September 30, 2014
ICD-10 Delay Creates Workers’ Comp Mess
by Karen Wolfe
Pushing implementation back another year raises costs and creates confusion for healthcare providers, billers and payers alike.
Right now, we would be launching the long-anticipated shift from ICD-9 to ICD-10 — except that the Centers for Medicare and Medicaid Services (CMS) was ordered to make yet another change to the deadline. Instead of taking effect Oct. 1, 2014, the newest deadline for ICD-10 is Oct. 1, 2015. The inevitable is put off for another year.
Delaying implementation of ICD-10 is a relief for some but grinding for others. Without a doubt, continued delays significantly affect costs and benefits for the healthcare system.
According to Michele Hibbert-Iacobacci, vice president of information management and support at Mitchell International, “On March 31, 2014, the ICD-10-CM/PCS (International Classification of Diseases — 10th Revision, Clinical Modification and Procedural Coding System) implementation was delayed in the United States [because] the Senate approved a bill (H.R. 4302). This update to the obsolete ICD-9-CM/PCS was a requirement in the Health Insurance Portability and Accountability Act (HIPAA) for all covered entities. Workers’ compensation has been excluded as an industry that is not covered under HIPAA; however, the providers submitting the medical bills to workers’ compensation payers are covered entities. By proxy, the workers’ compensation industry needed to prepare to accept ICD-10-CM/PCS by the implementation date of Oct. 1, 2014, and the majority of payers and vendors were ready to process bills by that date.”
The move from ICD-9 to ICD-10 reflects substantial advances in medicine that have occurred during the past three decades. ICD-9 includes 17,000 diagnostic codes, whereas ICD-10 has 155,000 codes, reflecting much more detail and differentiation in diagnoses. The result of the expanded and updated coding will enhance definition of diseases and injuries and make payments more accurate.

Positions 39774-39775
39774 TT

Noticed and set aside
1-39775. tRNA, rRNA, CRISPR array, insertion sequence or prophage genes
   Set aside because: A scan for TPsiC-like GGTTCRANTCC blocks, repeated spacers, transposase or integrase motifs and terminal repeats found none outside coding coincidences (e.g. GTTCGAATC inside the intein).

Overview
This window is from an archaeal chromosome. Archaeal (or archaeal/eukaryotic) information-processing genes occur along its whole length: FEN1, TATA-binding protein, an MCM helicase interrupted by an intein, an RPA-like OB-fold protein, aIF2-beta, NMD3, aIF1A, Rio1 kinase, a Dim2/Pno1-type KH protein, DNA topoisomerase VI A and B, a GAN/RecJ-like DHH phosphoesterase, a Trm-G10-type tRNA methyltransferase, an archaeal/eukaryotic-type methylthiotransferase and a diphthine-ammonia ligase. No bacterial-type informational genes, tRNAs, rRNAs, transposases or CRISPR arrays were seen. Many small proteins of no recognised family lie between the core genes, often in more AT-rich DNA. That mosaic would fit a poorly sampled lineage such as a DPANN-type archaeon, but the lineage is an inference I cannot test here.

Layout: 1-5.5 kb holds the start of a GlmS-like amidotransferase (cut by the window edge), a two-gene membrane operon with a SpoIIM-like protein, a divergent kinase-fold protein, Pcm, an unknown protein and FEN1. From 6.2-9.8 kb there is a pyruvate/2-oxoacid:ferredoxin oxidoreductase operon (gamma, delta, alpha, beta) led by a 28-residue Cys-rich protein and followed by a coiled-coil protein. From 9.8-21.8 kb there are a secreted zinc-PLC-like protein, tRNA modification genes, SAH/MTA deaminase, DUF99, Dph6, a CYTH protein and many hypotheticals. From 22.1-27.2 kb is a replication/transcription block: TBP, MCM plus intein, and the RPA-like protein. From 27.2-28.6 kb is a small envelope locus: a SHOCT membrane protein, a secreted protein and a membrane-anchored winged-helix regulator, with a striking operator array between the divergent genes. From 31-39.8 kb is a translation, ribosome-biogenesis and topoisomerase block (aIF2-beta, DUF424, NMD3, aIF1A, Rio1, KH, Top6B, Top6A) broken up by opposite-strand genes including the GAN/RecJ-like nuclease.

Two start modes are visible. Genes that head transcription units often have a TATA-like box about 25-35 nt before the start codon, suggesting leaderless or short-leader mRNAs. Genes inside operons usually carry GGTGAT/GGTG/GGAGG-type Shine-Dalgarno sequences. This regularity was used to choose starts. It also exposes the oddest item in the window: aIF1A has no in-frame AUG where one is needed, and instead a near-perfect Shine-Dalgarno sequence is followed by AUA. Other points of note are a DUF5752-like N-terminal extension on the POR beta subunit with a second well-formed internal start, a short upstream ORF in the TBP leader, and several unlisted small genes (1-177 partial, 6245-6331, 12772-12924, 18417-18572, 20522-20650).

Yet continued delays have placed time and cost burdens on billers, suppliers and payers throughout the healthcare and insurance industries. Organizations have spent millions of dollars on training personnel for the upgrade; now, they have spend more on refresher courses and on training for new people who are replacing trained personnel who have left.
The delays also create a challenge because ICD-10 codes will be used sporadically before and after the deadline, requiring handling both sets of codes. There will be those who begin using the new coding early and those who never believed the day for the switch would come. The latter group could lag a long time.
Accommodation will be made for old coding and dual coding. Bills will be submitted using either and both. Therefore, decisions must be made regarding payment. Will the paying organization assume the task of converting the codes? Should reimbursement be denied those not in compliance on codes? Systems will need to accommodate both to navigate the transition.
The drop-dead date for ICD-10 will come, whether it occurs in October 2015 or later. When the day comes, reimbursement will depend on accurate and timely coding.
There are those who are thankful for the delay because they were not ready. They now have time to meet the new deadline. Those who were ready for the launch can now perfect the processes they created. The test for them is to sustain readiness for another year.
That is costly. It is also tiring.